Standing One’s Ground

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What Does It Mean to “Stand Your Ground”?

By Rick Hart – NRA Certified Instructor

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This week several jurisdictions began revisiting so-call “Stand Your Ground” statutes and whether or not they enhance public safety. This recent push by anti-gun activists comes on the heels of the now famous Sanford, Florida case in which a Neighborhood Watch captain was acquitted of murder charges by reason of self-defense. Ironically, this case had nothing to do with “Stand Your Ground” and was not tried on that basis, nor was it an element of the defense’s case. Media attention, however, made it seem that “Stand Your Ground” laws were tantamount to a “License to Kill” and the reason the defendant was acquitted. Simply not true.

First of all, let’s set the record straight. There is no such thing as a “Stand Your Ground” law. Let me explain. Dating all the way back to English Common Law, a person was justified in using deadly force when faced with imminent threat of death or great bodily harm (maiming or crippling injury) from an assailant(s) who had the ability, the opportunity and the intent to cause such harm right there, right then. This justification extends to the use of force to protect the innocent for whom you are responsible, such as family members, others under your care, etc. All 50 states have laws which permit the use of deadly force in these situations. In this regard, nothing has substantially changed in hundreds of years, or longer.

While the use of deadly force in self defense has been a long time human right, this did not stop some over zealous prosecutors from pursuing charges (and in some cases winning guilty verdicts) against innocent people who were doing nothing more than protecting themselves or their loved ones. The line of reasoning would go something like this: “Yes, I understand the man was a maniac, and yes I agree that he was trying to kill you. I even concur that the had the means – perhaps a tire iron – and the opportunity (seeing that he was standing over you) with it raised in the air and about to cave in your skull. But, did you try any other options before shooting him? Did you try talking to him? Did you try to warn him that you would call the police? Did you cry out for help? Did you try to run away or escape? If you did not exhaust all other options prior to shooting, then you don’t really know if one of them would have worked or not – do you? Perhaps you just wanted to shoot him!”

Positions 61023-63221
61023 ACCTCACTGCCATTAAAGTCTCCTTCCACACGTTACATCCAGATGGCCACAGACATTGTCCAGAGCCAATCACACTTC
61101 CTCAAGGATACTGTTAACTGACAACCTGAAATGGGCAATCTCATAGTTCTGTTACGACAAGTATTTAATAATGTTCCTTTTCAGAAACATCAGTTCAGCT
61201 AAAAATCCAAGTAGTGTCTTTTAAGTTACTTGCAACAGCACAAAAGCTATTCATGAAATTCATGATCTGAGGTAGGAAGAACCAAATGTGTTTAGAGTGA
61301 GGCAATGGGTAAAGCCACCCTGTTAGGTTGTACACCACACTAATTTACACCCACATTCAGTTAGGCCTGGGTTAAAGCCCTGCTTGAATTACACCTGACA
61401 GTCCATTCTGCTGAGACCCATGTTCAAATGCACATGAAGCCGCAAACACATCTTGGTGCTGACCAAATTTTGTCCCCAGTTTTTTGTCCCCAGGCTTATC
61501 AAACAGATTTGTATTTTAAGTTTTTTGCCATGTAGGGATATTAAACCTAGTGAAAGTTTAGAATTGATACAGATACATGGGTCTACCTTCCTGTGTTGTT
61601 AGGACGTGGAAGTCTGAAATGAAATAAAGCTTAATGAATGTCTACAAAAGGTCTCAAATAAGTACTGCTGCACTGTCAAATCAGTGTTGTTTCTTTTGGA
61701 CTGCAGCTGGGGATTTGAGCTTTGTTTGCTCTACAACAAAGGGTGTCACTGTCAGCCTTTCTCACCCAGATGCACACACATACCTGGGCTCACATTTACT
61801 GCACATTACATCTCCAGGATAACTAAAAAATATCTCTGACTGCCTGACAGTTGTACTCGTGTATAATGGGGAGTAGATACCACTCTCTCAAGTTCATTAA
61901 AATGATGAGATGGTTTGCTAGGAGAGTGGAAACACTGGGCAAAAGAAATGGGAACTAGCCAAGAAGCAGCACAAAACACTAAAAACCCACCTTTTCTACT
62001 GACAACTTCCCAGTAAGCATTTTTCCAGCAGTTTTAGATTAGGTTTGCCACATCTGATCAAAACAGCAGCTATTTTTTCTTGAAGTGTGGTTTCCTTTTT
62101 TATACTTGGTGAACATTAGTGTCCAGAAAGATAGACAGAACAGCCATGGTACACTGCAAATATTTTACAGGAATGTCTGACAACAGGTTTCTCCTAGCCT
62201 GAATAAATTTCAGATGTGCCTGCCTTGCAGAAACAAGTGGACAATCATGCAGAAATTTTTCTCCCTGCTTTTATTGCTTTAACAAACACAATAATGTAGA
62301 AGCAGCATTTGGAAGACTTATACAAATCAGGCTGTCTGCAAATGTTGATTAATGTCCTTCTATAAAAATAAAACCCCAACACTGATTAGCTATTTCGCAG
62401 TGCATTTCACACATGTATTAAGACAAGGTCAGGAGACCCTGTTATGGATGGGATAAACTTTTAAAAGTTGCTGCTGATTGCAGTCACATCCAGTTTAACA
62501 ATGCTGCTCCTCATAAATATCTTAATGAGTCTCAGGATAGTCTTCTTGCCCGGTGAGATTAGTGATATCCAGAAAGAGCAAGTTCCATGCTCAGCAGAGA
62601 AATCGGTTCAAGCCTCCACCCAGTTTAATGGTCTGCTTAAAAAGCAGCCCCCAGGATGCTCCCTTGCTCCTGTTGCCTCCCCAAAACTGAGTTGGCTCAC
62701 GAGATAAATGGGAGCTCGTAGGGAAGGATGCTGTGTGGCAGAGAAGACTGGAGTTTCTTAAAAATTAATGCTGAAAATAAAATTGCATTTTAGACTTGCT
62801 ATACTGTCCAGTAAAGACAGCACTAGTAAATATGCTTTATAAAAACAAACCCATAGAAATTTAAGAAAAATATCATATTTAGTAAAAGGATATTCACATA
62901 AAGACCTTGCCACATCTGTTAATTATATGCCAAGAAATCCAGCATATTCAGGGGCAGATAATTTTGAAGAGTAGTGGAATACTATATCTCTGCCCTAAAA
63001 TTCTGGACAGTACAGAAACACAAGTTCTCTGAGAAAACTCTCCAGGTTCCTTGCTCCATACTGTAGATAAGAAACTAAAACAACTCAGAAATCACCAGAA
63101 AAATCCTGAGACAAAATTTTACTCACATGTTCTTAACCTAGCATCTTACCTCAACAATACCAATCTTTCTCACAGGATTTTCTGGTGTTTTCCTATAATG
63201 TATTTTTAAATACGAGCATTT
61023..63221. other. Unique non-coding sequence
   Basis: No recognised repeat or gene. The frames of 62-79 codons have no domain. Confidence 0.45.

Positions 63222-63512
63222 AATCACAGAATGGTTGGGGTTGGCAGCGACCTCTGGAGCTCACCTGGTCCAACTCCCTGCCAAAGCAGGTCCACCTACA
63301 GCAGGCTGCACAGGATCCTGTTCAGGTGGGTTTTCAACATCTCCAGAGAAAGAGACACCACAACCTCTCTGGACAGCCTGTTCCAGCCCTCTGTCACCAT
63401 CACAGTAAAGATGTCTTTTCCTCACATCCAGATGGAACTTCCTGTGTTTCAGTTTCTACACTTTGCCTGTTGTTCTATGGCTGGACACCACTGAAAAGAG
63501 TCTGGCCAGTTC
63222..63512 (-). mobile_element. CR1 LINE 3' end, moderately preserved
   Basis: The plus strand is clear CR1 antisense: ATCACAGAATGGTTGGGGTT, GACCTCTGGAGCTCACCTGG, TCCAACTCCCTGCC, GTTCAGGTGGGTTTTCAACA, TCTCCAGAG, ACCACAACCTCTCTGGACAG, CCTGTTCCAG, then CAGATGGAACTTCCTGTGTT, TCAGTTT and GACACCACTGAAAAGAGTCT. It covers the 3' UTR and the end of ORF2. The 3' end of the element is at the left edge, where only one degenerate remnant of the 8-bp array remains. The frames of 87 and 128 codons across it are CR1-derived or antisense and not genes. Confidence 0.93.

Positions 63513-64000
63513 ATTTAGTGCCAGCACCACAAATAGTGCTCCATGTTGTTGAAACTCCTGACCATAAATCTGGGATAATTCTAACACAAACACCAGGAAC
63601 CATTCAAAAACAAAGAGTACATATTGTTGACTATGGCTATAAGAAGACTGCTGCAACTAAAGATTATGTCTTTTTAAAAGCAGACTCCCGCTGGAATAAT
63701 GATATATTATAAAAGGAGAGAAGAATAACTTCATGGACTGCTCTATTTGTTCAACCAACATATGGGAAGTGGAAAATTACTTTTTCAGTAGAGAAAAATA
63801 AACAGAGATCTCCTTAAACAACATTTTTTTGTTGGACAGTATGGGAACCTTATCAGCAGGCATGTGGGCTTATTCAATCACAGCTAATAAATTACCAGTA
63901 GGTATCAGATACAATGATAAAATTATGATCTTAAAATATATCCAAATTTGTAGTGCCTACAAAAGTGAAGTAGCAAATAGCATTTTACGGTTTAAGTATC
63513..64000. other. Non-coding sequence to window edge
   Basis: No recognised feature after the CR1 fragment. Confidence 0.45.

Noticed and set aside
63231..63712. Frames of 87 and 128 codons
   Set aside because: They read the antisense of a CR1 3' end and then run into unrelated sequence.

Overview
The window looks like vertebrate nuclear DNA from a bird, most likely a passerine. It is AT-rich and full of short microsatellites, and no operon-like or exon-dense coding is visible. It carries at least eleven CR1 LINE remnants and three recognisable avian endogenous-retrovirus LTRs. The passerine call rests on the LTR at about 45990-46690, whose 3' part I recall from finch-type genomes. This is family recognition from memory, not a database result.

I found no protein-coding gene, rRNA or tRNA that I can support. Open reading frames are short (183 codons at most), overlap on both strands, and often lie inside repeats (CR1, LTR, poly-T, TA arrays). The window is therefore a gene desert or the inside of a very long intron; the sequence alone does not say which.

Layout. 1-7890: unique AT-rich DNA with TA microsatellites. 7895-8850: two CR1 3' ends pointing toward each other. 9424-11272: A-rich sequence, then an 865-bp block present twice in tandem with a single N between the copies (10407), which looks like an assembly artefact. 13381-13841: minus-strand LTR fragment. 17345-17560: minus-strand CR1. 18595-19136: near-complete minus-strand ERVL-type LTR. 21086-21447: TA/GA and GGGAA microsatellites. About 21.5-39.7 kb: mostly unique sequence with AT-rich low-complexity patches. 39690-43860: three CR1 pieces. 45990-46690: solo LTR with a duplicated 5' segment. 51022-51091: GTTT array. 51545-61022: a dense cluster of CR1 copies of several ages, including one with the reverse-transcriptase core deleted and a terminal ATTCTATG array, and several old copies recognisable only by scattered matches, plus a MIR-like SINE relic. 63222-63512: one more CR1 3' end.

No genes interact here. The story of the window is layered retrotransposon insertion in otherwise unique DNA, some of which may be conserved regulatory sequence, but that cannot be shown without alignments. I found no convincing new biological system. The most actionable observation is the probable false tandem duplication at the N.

What “Stand Your Ground” really does is recognize that it is insane – and ill advised – in the face of a deadly threat to pause, reflect on your options, and try any number of alternatives prior to resorting to deadly force. Even the Supreme Court of the United States recognized this in BROWN v. UNITED STATES, 256 U.S. 335 (1921) where Justice Holmes rendered the following opinion in a 7-2 vote:

 

“…Many respectable writers agree that if a man reasonably believes that he is in immediate danger of death or grievous bodily harm from his assailant he may stand his ground and that if he kills him he has not succeeded the bounds of lawful self defence. That has been the decision of this Court. Beard v. United States, 158 U.S. 550, 559 , 15 S. Sup. Ct. 962. Detached reflection cannot be demanded in the presence of an uplifted knife. Therefore in this Court, at least, it is not a condition of immunity that one in that situation should pause to consider whether a reasonable man might not think it possible to fly with safety or to disable his assailant rather than to kill him Rowe v. United States, 164 U.S. 546, 558 , 17 S. Sup. Ct. 172…”

 

It will be interesting to see where this “proposed legislation” will go, if anywhere, seeing that it has already been ruled on by the SCOTUS almost 100 years ago. Nevertheless, politicians do try to make a name for themselves, don’t they?

 

Stay Safe,

Rick

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